Payers, physicians and health economists highlighted the importance of biosimilars in improving early access for patients to biological treatment
May 21, 2018 07:27 AM Eastern Daylight Time
BALTIMORE--(BUSINESS WIRE)--At the International Society for Pharmacoeconomics and Outcomes Research (ISPOR) 23rd Annual International Meeting in Baltimore, Celltrion Healthcare today advocated for healthcare systems to introduce biologics earlier in a patient’s treatment regimen in order to improve clinical outcomes.
Several studies show that the early introduction of biologics can bring greater clinical benefit to patients.1,2,3,4,5,6 However, only a limited number of patients have access to biological treatment due to the high-cost of biologics and current reimbursement policies determined by pharmacoeconomic evaluations. Since the introduction of biosimilars, the overall cost of biological treatments has reduced in Europe, allowing an increased number of patients to access this important treatment option earlier in their course of treatment.7
Professor Jørgen Jahnsen said, “For the treatment of inflammatory bowel disease, biological treatments are proven to be the most efficacious medical therapy and their early introduction can provide better outcomes. To offer those living with Crohn’s disease or ulcerative colitis the best treatment, we must increase patient access to biological treatments at the most optimal time. The introduction of biosimilars can facilitate this.”
Speaking at ISPOR, Professor Gulácsi, Head of Department of Health Economics, Corvinus University of Budapest HTA Consulting, Hungary, concluded that, “According to the budget impact study of CT-P13, if budget savings were spent on reimbursement of additional biosimilar infliximab treatment, approximately 10-15% more patients could be treated in high and middle-income countries.”
Mr HoUng Kim, Head of Strategy and Operations at Celltrion Healthcare, addressed the issue of limited early access to biological treatment at the congress in a statement:
“Patients should have the option of receiving the best possible treatment as early as possible. As a company we are strongly committed to delivering innovative and affordable treatments for people living with chronic conditions across the world by providing high quality, cost effective biosimilars. Now is the time for payers, physicians and health economists to re-evaluate the cost effectiveness of biological treatment in light of the introduction of biosimilars and to address inconsistencies in patient access.”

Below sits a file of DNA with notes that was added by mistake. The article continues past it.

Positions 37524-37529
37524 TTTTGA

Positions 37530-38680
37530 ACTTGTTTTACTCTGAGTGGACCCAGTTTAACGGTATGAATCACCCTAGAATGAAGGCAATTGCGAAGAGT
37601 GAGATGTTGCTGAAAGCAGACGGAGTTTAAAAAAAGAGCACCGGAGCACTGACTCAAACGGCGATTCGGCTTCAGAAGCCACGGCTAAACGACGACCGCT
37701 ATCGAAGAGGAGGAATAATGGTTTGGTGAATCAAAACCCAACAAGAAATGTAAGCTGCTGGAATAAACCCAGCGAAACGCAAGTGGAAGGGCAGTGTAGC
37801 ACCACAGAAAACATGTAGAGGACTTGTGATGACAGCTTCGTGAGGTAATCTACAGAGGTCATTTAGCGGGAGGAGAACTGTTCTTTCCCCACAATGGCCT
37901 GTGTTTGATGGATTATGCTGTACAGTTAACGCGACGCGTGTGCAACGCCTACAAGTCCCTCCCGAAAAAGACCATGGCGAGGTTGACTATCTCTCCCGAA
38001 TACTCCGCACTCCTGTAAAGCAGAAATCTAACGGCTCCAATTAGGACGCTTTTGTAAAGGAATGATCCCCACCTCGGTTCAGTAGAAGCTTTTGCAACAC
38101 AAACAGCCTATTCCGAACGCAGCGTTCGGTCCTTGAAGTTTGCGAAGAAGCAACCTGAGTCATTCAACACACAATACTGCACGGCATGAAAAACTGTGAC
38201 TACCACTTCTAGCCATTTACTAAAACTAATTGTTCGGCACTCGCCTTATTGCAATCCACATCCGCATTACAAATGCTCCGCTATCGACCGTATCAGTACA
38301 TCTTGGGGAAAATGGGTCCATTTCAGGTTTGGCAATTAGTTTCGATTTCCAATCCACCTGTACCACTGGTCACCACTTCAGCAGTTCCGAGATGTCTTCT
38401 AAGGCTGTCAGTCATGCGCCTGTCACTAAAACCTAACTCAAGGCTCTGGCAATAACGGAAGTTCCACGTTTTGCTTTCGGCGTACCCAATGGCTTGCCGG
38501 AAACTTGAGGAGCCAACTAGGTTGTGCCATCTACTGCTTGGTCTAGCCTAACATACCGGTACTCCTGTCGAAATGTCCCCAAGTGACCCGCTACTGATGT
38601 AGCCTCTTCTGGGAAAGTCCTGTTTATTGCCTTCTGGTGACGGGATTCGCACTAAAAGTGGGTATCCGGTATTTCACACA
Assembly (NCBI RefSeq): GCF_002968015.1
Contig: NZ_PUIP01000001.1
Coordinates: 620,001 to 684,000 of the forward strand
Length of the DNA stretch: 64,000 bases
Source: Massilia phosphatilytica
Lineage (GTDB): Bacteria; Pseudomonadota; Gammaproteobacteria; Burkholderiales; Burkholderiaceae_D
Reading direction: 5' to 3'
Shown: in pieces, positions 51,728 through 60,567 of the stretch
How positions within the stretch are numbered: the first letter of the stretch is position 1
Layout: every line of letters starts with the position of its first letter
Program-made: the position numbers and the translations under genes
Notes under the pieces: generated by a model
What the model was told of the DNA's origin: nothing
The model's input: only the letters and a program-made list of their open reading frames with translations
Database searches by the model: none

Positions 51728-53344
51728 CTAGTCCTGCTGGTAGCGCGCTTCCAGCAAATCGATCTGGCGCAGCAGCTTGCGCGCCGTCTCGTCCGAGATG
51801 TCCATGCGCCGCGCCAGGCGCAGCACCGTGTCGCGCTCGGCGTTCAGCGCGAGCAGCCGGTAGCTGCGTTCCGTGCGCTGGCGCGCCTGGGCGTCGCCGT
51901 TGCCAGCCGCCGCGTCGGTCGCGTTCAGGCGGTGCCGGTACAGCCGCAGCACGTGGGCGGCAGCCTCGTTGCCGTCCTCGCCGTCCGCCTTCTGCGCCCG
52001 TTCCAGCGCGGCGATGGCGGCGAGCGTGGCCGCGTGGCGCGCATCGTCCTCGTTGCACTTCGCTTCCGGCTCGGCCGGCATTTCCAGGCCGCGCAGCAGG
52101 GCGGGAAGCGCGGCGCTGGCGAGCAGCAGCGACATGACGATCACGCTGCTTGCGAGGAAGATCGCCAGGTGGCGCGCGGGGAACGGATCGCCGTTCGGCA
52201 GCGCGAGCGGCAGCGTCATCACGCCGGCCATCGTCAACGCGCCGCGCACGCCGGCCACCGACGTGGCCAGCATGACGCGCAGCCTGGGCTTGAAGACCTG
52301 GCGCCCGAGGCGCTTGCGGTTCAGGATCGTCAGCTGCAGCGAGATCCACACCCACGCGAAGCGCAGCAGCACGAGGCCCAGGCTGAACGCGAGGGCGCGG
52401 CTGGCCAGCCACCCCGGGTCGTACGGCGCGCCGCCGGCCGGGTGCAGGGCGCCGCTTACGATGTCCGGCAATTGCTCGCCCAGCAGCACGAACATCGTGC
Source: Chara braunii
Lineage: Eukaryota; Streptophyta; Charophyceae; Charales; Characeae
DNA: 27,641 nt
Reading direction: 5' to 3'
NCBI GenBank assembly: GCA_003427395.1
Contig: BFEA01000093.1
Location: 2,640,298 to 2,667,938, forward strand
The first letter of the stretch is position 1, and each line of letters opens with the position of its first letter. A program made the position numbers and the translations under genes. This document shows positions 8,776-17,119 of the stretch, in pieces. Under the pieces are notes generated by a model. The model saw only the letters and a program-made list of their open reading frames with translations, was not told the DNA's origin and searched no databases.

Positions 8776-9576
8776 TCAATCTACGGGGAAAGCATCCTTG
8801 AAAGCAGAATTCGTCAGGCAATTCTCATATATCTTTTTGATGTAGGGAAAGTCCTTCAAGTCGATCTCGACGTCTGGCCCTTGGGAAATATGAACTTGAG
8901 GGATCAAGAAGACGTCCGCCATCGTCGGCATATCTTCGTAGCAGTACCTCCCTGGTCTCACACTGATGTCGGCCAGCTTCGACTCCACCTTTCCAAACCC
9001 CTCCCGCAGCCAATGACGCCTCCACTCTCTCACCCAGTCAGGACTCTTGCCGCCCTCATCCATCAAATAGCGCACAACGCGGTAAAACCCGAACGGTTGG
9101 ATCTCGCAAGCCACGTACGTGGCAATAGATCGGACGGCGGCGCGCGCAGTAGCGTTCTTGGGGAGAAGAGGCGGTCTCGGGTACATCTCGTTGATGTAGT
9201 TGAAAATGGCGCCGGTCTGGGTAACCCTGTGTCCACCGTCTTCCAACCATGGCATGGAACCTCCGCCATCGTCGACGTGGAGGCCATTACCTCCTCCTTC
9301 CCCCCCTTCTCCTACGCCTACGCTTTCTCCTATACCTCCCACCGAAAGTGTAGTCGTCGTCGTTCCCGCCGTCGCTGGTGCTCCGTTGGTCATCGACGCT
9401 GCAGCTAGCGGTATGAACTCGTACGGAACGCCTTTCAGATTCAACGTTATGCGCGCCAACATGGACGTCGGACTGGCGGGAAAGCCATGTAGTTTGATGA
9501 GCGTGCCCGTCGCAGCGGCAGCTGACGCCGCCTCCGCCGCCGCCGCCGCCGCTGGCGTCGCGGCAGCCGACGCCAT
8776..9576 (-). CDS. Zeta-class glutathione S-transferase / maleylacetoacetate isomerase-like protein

Mr HoUng Kim went on to explain that a lack of understanding of biosimilars in some healthcare systems, doctors’ conservative prescribing behaviours and the high development and manufacturing costs associated with biologics as current obstacles when seeking to treat patients early with biological therapies..
The Celltrion Healthcare presentation as ISPOR also included perspectives from leading physicians:
Professor Jørgen Jahnsen, Akershus University Hospital, Norway shared his perspective on the early introduction of biologics in inflammatory bowel disease, showing that the early introduction of anti-TNF alpha agents brought the most clinical benefit to patients
Professor László Gulácsi, Corvinus University, Hungary provided an overview on how reducing healthcare costs can result in improved access to treatments
Dr Edmund Pezalla, Former Vice President, Aetna, U.S. provided an analysis of the uptake of biosimilars in United States healthcare environment.
Notes to editors: